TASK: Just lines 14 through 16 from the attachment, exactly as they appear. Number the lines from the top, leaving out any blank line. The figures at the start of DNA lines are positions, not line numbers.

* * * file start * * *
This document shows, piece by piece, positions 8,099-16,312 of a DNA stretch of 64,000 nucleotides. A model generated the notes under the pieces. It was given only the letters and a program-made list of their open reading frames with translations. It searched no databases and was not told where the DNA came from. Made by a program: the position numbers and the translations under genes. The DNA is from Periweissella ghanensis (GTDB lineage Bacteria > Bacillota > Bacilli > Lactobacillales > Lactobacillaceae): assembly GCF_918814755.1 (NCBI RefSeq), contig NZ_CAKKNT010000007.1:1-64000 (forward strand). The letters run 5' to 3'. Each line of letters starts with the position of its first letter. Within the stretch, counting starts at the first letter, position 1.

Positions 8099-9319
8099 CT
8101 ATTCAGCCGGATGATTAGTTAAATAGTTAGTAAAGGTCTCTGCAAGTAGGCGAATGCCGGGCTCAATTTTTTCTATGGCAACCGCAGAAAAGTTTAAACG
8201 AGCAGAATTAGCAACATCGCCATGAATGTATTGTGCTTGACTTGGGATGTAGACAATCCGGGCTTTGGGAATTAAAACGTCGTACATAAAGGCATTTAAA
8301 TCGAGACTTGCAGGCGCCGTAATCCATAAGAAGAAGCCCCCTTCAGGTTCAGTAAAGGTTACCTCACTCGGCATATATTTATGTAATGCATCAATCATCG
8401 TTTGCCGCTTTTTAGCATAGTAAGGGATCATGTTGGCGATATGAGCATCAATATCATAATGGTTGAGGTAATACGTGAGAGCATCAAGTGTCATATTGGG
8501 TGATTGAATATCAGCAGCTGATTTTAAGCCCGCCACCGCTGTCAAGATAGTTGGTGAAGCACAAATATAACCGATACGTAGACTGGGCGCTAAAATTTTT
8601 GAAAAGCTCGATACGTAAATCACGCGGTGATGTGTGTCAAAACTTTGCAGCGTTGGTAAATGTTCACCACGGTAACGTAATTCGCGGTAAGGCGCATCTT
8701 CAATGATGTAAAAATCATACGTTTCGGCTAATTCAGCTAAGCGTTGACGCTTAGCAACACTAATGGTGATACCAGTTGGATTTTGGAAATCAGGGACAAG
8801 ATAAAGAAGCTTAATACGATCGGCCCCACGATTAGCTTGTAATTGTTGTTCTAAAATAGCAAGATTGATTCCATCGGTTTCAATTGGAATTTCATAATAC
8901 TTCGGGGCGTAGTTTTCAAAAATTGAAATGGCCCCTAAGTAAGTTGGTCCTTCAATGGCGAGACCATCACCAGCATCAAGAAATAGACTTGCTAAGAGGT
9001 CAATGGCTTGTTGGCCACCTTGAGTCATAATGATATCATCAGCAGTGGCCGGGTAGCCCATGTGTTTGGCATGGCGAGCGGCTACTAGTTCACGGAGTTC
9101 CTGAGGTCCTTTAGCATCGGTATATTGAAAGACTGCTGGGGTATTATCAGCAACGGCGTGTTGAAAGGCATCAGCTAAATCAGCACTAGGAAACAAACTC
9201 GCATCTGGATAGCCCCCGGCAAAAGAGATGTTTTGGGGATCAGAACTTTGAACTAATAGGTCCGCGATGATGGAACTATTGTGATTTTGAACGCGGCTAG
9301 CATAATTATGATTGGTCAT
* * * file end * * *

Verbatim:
9101 CTGAGGTCCTTTAGCATCGGTATATTGAAAGACTGCTGGGGTATTATCAGCAACGGCGTGTTGAAAGGCATCAGCTAAATCAGCACTAGGAAACAAACTC
9201 GCATCTGGATAGCCCCCGGCAAAAGAGATGTTTTGGGGATCAGAACTTTGAACTAATAGGTCCGCGATGATGGAACTATTGTGATTTTGAACGCGGCTAG
9301 CATAATTATGATTGGTCAT